Author Ruth Ware knows how to keep her readers totally involved in the narrative, guessing until the end at what the outcome will be. In Salten, England, four teenage girls, Kate Atagon, Thea West, Fatima Chaudhry (nee Qureshy), and Isa Wilde, become the closest of friends at their boarding school. Whatever mischief they engage in, they do it together. Their favorite game is “the lying game”. They get points for fooling unsuspecting dupes by convincing them with their stories, of things that are untrue, often humiliating those victims when the lie they told is discovered.
Without regard for how their tales will eventually affect other people’s lives, they are united in the effort to willfully tell stories, competing for points earned from telling the most convincing lies. Soon, they also earn the not too stellar reputations of troublemakers who can’t be trusted. Young and unaware of the consequences they may face in the future, they are simply engaged in having fun pushing the envelope. In the end, will they still think that their lying game is fun or will it become an albatross around their necks?
Eventually, their behavior seems to get them expelled from school, and they go their separate ways, all four rarely coming together again, until after 15 years pass. Suddenly, Kate Atagon, who has remained in Salten, sends each of them a plea for help with a text message on their phones that simply states, “I need you”. They all drop everything and leave their lives in the midst of whatever they are doing, to answer the call. They all text back, “I’m coming”.
In the present day, 17 years after they have left school in ignominy, Isa is a lawyer, Fatima is a doctor, Thea has a gaming license, and Kate is an artist who lives pretty much, hand to mouth. Each woman is now in her early thirties, but she picks up and risks everything to return to help a friend, knowing she would never have sent the text if it wasn’t absolutely urgent.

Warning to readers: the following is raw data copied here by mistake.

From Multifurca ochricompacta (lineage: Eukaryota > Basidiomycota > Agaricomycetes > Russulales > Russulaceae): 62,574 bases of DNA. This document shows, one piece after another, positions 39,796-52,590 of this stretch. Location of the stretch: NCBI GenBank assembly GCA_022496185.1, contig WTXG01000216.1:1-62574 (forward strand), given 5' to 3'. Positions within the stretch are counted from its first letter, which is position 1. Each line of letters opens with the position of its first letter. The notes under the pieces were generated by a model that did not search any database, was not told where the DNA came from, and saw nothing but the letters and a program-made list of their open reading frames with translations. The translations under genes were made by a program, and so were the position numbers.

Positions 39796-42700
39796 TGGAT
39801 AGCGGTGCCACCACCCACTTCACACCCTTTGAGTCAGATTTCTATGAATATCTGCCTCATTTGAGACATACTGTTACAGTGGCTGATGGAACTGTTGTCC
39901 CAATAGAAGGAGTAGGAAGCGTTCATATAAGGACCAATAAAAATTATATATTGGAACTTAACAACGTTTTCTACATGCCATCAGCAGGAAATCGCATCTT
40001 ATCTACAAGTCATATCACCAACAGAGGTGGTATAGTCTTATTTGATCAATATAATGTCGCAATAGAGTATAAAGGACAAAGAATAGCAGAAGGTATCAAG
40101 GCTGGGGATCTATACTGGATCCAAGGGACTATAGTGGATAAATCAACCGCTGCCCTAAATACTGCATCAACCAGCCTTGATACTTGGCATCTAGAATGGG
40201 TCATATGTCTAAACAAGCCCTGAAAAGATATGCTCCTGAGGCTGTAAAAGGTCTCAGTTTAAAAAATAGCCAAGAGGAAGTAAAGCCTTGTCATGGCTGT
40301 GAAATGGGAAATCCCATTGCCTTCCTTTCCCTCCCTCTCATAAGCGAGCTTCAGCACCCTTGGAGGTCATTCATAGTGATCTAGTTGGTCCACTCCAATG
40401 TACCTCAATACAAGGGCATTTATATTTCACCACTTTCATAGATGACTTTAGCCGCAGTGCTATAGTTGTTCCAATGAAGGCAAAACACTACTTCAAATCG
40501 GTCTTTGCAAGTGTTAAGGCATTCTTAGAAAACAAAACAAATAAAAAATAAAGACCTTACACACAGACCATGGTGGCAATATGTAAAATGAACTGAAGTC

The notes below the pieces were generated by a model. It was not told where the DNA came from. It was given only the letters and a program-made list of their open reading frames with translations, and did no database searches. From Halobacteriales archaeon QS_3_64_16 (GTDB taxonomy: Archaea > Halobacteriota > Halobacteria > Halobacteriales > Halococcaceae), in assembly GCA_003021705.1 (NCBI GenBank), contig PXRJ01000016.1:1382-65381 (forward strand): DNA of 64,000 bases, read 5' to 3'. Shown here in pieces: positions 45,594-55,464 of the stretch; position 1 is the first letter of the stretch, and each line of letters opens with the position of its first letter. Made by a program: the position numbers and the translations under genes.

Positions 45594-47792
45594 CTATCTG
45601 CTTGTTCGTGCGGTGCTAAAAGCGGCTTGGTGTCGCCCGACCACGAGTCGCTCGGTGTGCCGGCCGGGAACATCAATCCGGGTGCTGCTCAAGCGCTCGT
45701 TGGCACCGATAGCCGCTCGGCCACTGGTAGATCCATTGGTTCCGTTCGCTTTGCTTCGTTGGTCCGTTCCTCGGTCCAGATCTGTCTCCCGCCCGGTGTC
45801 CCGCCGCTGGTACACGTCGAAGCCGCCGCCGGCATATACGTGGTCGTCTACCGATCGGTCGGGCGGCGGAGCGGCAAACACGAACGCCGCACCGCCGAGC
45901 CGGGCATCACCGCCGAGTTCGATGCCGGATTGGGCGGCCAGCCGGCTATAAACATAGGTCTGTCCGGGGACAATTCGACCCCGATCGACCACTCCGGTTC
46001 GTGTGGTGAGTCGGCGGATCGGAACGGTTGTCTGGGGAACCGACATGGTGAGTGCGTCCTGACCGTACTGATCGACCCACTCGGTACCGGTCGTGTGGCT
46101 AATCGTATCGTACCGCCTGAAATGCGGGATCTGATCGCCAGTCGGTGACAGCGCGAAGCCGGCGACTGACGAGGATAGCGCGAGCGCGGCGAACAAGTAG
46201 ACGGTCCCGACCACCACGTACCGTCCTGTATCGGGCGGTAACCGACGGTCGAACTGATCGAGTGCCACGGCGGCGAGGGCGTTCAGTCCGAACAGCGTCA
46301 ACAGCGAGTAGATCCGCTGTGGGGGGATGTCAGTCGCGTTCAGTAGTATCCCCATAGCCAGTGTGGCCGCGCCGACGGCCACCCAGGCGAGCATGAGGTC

When they were in school, Kate lived in the Mill House with her father Ambrose, the art teacher, and her step-brother Luc. It was their hangout. It was then, and is now, a home that is in disrepair, and it is slowly being reclaimed by the sea as it sinks into the sand. Still, ignoring the danger, when they arrive back in Salten, they return to Kate’s home. After only a short time, she reveals why she has called them all back to a place they never wished to return, and they discover that their former lying game may have very dangerous consequences for their current lives. Apparently, while strolling along the beach, a dog walker’s dog found a human bone in the Reach near Kate’s home. This discovery could have monumental consequences on all of their lives. A lie that they told 17 years ago is now coming back to haunt them.
What can they do? Should they continue to lie? Do they tell the truth? Can they trust each other? Are they in danger? What exactly are they afraid of? What did they do in their past that is so upsetting to them? The author will keep you guessing until the last pages as to the nature of all the secrets that must be revealed.
What I particularly liked about the book was the fact that the story isn't hackneyed. It is original and creative. The reader will not feel that they have read the same thing dozens of times before with a different title. The author has also chosen the narrator very well, for she portrays each character with such clarity that you can visualize them in every scene from their appearances and personalities to the tone of their voices. This is a good, fast read that will keep the reader involved and on edge waiting for the ultimate conclusion.